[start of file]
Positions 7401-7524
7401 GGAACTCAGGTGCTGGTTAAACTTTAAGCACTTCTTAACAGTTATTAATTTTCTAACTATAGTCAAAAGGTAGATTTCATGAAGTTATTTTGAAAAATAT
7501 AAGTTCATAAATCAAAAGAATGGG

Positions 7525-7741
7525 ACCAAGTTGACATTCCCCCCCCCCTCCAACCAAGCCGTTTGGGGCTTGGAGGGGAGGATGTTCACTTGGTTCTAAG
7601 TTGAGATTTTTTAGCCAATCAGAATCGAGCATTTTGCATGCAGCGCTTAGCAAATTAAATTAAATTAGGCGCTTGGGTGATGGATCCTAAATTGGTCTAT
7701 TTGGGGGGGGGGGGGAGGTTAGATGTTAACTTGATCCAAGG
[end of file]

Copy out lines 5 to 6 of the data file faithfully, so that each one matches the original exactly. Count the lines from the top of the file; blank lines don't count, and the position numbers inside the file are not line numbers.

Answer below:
7525 ACCAAGTTGACATTCCCCCCCCCCTCCAACCAAGCCGTTTGGGGCTTGGAGGGGAGGATGTTCACTTGGTTCTAAG
7601 TTGAGATTTTTTAGCCAATCAGAATCGAGCATTTTGCATGCAGCGCTTAGCAAATTAAATTAAATTAGGCGCTTGGGTGATGGATCCTAAATTGGTCTAT